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Regulation, Function, And Dysregulation Of Endocannabinoids In Models Of Adipose

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Abstract

Context: Cannabinoid CB1 receptor blockade decreases weight and hyperinsulinemia in obese animals and humans in a way greatly independent from food intake.

Objective: The objective of this study was to investigate the regulation and function of the endocannabinoid system in adipocytes and pancreatic β-cells.

Design, Setting, and Patients: Mouse 3T3-F442A adipocytes and rat insulinoma RIN-m5F β-cells, pancreas and fat from mice with diet-induced obesity, visceral and sc fat from patients with body mass index equal to or greater than 30 kg/m2, and serum from normoglycemic and type 2 diabetes patients were studied.

Main Outcome Measure: Endocannabinoid enzyme and adipocyte protein expression, and endocannabinoid and insulin levels were measured.

Results: Endocannabinoids are present in adipocytes with levels peaking before differentiation, and in RIN-m5F β-cells, where they are under the negative control of insulin. Chronic treatment of adipocytes with insulin is accompanied by permanently elevated endocannabinoid signaling, whereas culturing of RIN-m5F β-cells in high glucose transforms insulin down-regulation of endocannabinoid levels into up-regulation. Epididymal fat and pancreas from mice with diet-induced obesity contain higher endocannabinoid levels than lean mice. Patients with obesity or hyperglycemia caused by type 2 diabetes exhibit higher concentrations of endocannabinoids in visceral fat or serum, respectively, than the corresponding controls. CB1 receptor stimulation increases lipid droplets and decreases adiponectin expression in adipocytes, and it increases intracellular calcium and insulin release in RIN-m5F β-cells kept in high glucose.

Conclusions: Peripheral endocannabinoid overactivity might explain why CB1 blockers cause weight-loss independent reduction of lipogenesis, of hypoadiponectinemia, and of hyperinsulinemia in obese animals and humans.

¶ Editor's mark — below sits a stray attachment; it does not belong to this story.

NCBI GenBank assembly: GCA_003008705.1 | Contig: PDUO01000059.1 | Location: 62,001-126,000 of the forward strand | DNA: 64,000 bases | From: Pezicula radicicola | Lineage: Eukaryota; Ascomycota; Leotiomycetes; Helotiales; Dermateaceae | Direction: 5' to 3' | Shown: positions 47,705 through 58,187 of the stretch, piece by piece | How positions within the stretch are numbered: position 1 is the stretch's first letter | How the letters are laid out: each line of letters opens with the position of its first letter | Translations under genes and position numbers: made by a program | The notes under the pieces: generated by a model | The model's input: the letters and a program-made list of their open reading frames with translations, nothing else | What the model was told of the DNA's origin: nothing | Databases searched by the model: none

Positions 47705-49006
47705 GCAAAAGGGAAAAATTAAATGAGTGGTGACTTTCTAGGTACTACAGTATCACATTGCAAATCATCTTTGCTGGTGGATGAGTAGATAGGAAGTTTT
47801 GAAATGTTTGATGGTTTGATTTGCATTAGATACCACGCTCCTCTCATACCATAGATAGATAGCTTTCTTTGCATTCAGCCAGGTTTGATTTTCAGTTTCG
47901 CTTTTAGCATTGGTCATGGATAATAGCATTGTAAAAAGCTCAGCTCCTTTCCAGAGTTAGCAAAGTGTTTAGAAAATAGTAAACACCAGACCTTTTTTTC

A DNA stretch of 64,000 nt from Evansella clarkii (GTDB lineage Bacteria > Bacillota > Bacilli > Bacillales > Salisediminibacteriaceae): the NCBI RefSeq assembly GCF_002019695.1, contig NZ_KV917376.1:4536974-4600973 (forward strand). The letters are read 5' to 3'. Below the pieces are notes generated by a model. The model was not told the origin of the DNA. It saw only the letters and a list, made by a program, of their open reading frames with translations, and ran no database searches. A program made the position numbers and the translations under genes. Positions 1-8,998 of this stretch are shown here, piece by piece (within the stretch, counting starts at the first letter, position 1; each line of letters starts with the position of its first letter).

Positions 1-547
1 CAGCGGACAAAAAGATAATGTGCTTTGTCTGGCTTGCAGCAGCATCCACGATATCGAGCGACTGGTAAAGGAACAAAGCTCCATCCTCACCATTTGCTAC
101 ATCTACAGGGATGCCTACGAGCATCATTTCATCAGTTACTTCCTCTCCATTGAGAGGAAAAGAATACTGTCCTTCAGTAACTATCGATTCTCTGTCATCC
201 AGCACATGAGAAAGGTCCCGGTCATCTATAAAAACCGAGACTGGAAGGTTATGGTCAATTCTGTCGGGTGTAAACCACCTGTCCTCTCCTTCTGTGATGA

THE ENDOCANNABINOID SYSTEM comprises two cannabinoid receptor subtypes, CB1 and CB2, their endogenous ligands [the endocannabinoids, anandamide and 2-arachidonoylglycerol (2-AG)], and enzymes for ligand biosynthesis and degradation, i.e. the sn-1-selective diacylglycerol-α lipase (DAGL-α), the monoacylglycerol lipase (MAGL), the N-arachidonoylphosphatidylethanolamine phospholipase D (NAPE-PLD), and the fatty acid amide hydrolase (FAAH) (1). Although discovered relatively recently, this signaling system has already provided a drug for the treatment of obesity: rimonabant, a selective CB1 antagonist (2, 3). In fact, it is known that blockade of CB1 receptors causes reduction of food intake in food-deprived lean animals, and in ad lib-fed obese animals (2, 4, 5, 6). Like other orexigenic mediators, hypothalamic endocannabinoids are subject to negative regulation by leptin and are permanently elevated in genetically obese rodents, in which they contribute to hyperphagia (7, 8, 9). However, it is also clear that the persistent weight loss that follows chronic blockade of CB1 receptors is largely independent from its transient inhibition of food intake (5, 10, 11). CB1-deficient mice exhibit significantly less fat mass that wild-type mice and are not susceptible to developing obesity after a high-fat diet, even when they consume as much food as wild types (12, 13). These findings suggest that the endocannabinoid system contributes to obesity via peripheral mechanisms, possibly by being permanently up-regulated, as recently shown in the liver of mice with diet-induced obesity (DIO) (14). Chronic blockade of CB1 receptors in obese animals and humans also reduces, when present, the signs of the "metabolic syndrome" as first defined by the National Cholesterol Education Program Adult Treatment Panel III (15), i.e. high waist circumference (abdominal obesity), high triglyceridemia, low high-density lipoprotein cholesterol, high mean arterial pressure, and high fasting glycemia (and subsequent hyperinsulinemia) (10, 11, 16). Yet, it is not known whether these additional beneficial effects are merely the consequence of weight loss or also the result of peripheral actions of CB1 blockers exerted directly on cells involved in lipogenesis and insulin production, i.e. white adipocytes and pancreatic islet β-cells, respectively. White adipocytes do express functional CB1 receptors, whose levels are higher in obese rats and whose blockade leads to increased levels of adiponectin (13, 17), an adipokine that enhances insulin sensitivity and glucose and lipid metabolism (18). Pancreatic islets also express cannabinoid receptors (19). However, it is not known whether endocannabinoids are present in adipocytes or pancreatic β-cells, nor whether they directly contribute to lipogenesis and hyperinsulinemia during obesity and hyperglycemia. Thus, we investigated the function and possible dysregulation of endocannabinoids in isolated adipocytes and β-cells cultured under conditions mimicking either normal or unbalanced energy homeostasis, and in adipose tissue, pancreas, and serum of DIO mice and obese or type 2 diabetic hyperglycemic patients.

Subjects and Methods

Cell cultures